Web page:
InquilineKea

42Joined Feb 2015
quora.com/Alex-K-Chen

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aka Alex K Chen

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38

Also how does one stress-test tendency to reveal infohazards when one is under severe stress, like anger, despair, desperation, or mania?

Ideally one would stress-test as little as possible..

Does pretending that one isn't employed by X (one can have plausible deniability when one says that "one is employed by a stealth AI organization" - and there are enough stealth AI organizations out there that one can pretend to be employed by any of them), when one is in fact employed by X, help reduce the temptation to spread infohazards? (in which case - if someone is secretly employed by institution X but does not want to say that they're employed by X, how would they pretend not to be a NEET so they wouldn't face the social stigma associated with being NEET?)

FYI - the  emotional toll of keeping secrets can be lower for some people with trolling/shitposting tendencies b/c there are fewer expectations for them to produce a directionally truthful answer to prompts about their main project. roon is kind of a shitposter, and many people don't expect him to provide a truthful answer on what projects he is working on. Trolls/shitposters (or just people with crazy ADHD) also have less difficulty with announcing alternative unserious projects they're working on (which can serve as decoys)! [or they may also present themselves as having a relationship with X very different from their actual relationship with X]. ALSO trolls/shitposters just know how to distract people away from temptation (this does not always work esp in front of extremely high-agency players, but works enough to be worth mentioning).

Also, DO NOT MAKE INFOHAZARDS HILARIOUS (the more hilarious, the more tempting it is for some to share them).

The volatility of some people drastically decreases when given permanent economic security - for some other people they are inherently volatile whether or not they have economic insecurity. Some people have something they're really missing that (once filled up with economic security or once their emotional neediness needs are filled) => makes them much more reliable to not get into emotionally volatile situations long-run. 

I'm also curious if psychedelic use is predictive of leaking (or not leaking) infohazards. I would guess that some people are much more risky with them, while it does not affect the ability of others to leak infohazards (they increase volatility in some and decrease volatility in othe. It could be that some people may only be employable at infohazard-y corporations once they swear off all unsupervised psychedelic use (just like I know EAs who quit psychedelic use upon entering politics).

Also as a final note - I think others are more tempted to  to leak secrets if they think they have access to highly desireable information...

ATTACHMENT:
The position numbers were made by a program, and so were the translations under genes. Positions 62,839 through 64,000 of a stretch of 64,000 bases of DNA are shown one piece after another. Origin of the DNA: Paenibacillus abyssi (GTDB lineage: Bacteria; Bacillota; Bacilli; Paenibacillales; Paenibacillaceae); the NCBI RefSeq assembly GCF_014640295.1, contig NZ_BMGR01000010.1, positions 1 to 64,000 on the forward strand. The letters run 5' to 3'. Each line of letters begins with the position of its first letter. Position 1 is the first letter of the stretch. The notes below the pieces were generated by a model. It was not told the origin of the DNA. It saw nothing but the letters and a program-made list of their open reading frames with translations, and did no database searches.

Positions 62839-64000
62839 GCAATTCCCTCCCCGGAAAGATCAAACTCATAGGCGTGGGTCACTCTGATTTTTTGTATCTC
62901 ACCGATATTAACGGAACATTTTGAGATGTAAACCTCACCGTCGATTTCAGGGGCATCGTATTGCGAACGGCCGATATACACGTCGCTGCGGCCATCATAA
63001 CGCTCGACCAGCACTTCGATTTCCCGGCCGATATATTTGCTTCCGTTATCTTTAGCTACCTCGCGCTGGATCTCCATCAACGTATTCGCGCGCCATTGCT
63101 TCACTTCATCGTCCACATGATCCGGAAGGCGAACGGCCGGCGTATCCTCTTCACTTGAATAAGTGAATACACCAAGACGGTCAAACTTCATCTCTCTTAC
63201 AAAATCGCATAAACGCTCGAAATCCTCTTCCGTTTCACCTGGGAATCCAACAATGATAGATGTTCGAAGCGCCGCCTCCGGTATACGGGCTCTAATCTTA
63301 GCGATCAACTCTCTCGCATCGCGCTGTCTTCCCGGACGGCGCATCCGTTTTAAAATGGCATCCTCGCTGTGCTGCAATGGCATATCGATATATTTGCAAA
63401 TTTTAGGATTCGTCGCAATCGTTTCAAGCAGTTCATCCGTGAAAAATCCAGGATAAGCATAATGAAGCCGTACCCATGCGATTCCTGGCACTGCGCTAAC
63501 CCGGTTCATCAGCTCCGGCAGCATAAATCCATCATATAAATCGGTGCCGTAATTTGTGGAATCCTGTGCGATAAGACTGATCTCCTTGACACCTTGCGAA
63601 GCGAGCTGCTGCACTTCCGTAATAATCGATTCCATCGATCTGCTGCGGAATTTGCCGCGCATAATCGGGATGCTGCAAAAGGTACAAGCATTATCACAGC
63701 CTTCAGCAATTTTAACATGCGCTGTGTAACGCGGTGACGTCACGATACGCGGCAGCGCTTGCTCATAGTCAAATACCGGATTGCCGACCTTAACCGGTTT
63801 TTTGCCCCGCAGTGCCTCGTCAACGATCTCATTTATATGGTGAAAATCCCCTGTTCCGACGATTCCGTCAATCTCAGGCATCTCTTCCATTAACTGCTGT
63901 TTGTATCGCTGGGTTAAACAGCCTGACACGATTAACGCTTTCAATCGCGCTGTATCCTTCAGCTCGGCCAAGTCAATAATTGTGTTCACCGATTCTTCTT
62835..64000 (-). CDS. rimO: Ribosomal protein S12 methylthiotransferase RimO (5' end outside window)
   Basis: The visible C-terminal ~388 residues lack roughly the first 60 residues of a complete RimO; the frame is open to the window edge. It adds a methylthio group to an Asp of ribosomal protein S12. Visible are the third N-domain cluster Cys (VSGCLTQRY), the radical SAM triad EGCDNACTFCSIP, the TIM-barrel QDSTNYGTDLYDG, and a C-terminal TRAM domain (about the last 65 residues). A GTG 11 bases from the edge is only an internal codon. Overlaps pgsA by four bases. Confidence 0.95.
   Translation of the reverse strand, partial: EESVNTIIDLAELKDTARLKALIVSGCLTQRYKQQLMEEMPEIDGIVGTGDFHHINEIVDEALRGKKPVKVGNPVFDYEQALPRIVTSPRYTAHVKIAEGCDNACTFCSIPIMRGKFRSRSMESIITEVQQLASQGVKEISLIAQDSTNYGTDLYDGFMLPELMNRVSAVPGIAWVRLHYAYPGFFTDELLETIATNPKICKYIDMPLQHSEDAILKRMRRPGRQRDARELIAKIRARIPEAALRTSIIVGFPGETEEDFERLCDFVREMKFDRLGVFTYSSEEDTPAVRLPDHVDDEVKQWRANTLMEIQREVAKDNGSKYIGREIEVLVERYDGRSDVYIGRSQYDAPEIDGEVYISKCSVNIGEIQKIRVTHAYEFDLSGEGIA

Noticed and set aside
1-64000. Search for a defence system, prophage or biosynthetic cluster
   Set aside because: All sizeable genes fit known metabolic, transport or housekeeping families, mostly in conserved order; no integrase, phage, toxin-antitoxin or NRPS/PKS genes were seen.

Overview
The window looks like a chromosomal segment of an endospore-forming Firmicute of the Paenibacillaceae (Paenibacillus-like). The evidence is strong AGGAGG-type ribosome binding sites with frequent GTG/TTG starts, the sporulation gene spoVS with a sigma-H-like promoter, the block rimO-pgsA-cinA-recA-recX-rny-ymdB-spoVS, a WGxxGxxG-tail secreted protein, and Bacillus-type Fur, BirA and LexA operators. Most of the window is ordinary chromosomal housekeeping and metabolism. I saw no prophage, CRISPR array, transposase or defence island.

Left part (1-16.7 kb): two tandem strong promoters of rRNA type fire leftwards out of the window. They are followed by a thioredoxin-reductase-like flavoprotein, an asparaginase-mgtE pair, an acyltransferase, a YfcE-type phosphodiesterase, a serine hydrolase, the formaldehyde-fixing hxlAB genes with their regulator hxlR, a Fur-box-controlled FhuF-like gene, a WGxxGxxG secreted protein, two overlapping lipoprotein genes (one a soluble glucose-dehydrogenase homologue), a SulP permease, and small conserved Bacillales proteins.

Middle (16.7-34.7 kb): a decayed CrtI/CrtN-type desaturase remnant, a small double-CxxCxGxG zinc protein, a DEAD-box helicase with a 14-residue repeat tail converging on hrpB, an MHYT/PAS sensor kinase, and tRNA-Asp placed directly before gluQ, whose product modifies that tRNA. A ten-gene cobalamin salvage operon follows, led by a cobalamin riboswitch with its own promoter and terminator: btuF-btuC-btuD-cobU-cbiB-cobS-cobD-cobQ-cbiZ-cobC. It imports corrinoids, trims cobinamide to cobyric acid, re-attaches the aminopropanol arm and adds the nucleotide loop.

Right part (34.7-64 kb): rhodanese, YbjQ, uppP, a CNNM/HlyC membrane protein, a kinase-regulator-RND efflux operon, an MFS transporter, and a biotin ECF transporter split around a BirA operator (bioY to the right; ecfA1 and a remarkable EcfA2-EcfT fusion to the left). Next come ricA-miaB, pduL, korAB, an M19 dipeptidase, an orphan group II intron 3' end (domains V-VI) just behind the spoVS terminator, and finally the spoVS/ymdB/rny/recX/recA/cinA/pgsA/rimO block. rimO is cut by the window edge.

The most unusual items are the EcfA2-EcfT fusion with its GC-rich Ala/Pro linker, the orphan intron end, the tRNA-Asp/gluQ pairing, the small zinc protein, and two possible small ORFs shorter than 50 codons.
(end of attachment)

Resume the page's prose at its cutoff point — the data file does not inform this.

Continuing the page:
PS: READ ABOUT THE MANHATTAN PROJECT - THAT WAS CHOKE-FULL OF (TIME-LIMITED) INFOHAZARDS.

How does one translate mathematical/high-level agenty-foundations guidelines into code/instructions that an RL agent (or any AI agent, including a scaling laws one) can follow?

Has anyone noticed that nightmares are also associated with "bad trips" from psychedelics, given that psychedelics are "waking dreams"? (the fear of a bad trip is what interferes with many of the profoundly beneficial effects of psychedelics transpiring to a broader population => significantly blunts their "healing potential")

Just out of curiosity - how much time is wasted on evaluating half-ass'ed proposals?

>People are often grateful to you for granting them money. This is a mistake.

Sometimes they're resentful if you reject them (though this depends on community and is probably highly asymmetric).

Categorizing one's favorites (or putting them in folders) so one doesn't have to scroll through them all to the beginning.

At what point can large language models start to do distillation, especially of the early LW sequences?

more on mosaicism - https://twitter.com/jpsenescence/status/1084560766735450113

 

João Pedro Magalhães

The large number of mutations with age recent studies are finding in some human tissues showcase how difficult it will be to significantly intervene in aging because we can't easily get rid of mutant cells and replace them by pristine cells.

https://www.nature.com/articles/d41586-018-07737-8 is very deep too - actually it hints that many older cells are dominated by pro-growth/pro-survival mutations that don't complete all the necessary conditions for cancer (but it just shows how cancer is the adaptive response of A LOT of other responses that are pro-growth/survival in ordinary cells that USUALLY don't result in cancer...)

It's not just tau/junk that contributes to cytoskeleton damage - the cytoskeleton is made of proteins that are easily oxidizeable in the same way that nuclear pore complexes are, and damage to NPCs don't have tau as their primary culprit.

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